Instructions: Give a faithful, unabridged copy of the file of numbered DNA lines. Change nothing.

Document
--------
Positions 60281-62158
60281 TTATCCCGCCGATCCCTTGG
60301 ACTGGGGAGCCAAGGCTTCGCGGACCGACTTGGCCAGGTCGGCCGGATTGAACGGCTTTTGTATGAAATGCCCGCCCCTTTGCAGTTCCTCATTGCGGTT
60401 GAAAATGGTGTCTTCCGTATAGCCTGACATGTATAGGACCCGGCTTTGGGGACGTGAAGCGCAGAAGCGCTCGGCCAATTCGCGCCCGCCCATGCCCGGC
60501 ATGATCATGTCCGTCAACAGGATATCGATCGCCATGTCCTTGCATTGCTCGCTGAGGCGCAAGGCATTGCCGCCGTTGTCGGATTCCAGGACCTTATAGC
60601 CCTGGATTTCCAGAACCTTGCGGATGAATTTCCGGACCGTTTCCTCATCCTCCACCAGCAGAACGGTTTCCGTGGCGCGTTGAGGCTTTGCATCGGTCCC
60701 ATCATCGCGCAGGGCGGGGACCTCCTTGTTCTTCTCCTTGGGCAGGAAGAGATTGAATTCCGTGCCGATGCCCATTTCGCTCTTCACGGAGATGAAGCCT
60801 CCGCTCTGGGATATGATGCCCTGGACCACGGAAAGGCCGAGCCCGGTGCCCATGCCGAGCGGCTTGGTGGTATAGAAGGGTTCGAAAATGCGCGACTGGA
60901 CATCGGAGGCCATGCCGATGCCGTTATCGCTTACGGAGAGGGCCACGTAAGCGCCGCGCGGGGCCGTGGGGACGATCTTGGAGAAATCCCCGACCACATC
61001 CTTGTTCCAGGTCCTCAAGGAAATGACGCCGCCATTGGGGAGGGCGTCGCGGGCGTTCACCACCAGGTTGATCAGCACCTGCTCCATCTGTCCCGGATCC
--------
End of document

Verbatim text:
Positions 60281-62158
60281 TTATCCCGCCGATCCCTTGG
60301 ACTGGGGAGCCAAGGCTTCGCGGACCGACTTGGCCAGGTCGGCCGGATTGAACGGCTTTTGTATGAAATGCCCGCCCCTTTGCAGTTCCTCATTGCGGTT
60401 GAAAATGGTGTCTTCCGTATAGCCTGACATGTATAGGACCCGGCTTTGGGGACGTGAAGCGCAGAAGCGCTCGGCCAATTCGCGCCCGCCCATGCCCGGC
60501 ATGATCATGTCCGTCAACAGGATATCGATCGCCATGTCCTTGCATTGCTCGCTGAGGCGCAAGGCATTGCCGCCGTTGTCGGATTCCAGGACCTTATAGC
60601 CCTGGATTTCCAGAACCTTGCGGATGAATTTCCGGACCGTTTCCTCATCCTCCACCAGCAGAACGGTTTCCGTGGCGCGTTGAGGCTTTGCATCGGTCCC
60701 ATCATCGCGCAGGGCGGGGACCTCCTTGTTCTTCTCCTTGGGCAGGAAGAGATTGAATTCCGTGCCGATGCCCATTTCGCTCTTCACGGAGATGAAGCCT
60801 CCGCTCTGGGATATGATGCCCTGGACCACGGAAAGGCCGAGCCCGGTGCCCATGCCGAGCGGCTTGGTGGTATAGAAGGGTTCGAAAATGCGCGACTGGA
60901 CATCGGAGGCCATGCCGATGCCGTTATCGCTTACGGAGAGGGCCACGTAAGCGCCGCGCGGGGCCGTGGGGACGATCTTGGAGAAATCCCCGACCACATC
61001 CTTGTTCCAGGTCCTCAAGGAAATGACGCCGCCATTGGGGAGGGCGTCGCGGGCGTTCACCACCAGGTTGATCAGCACCTGCTCCATCTGTCCCGGATCC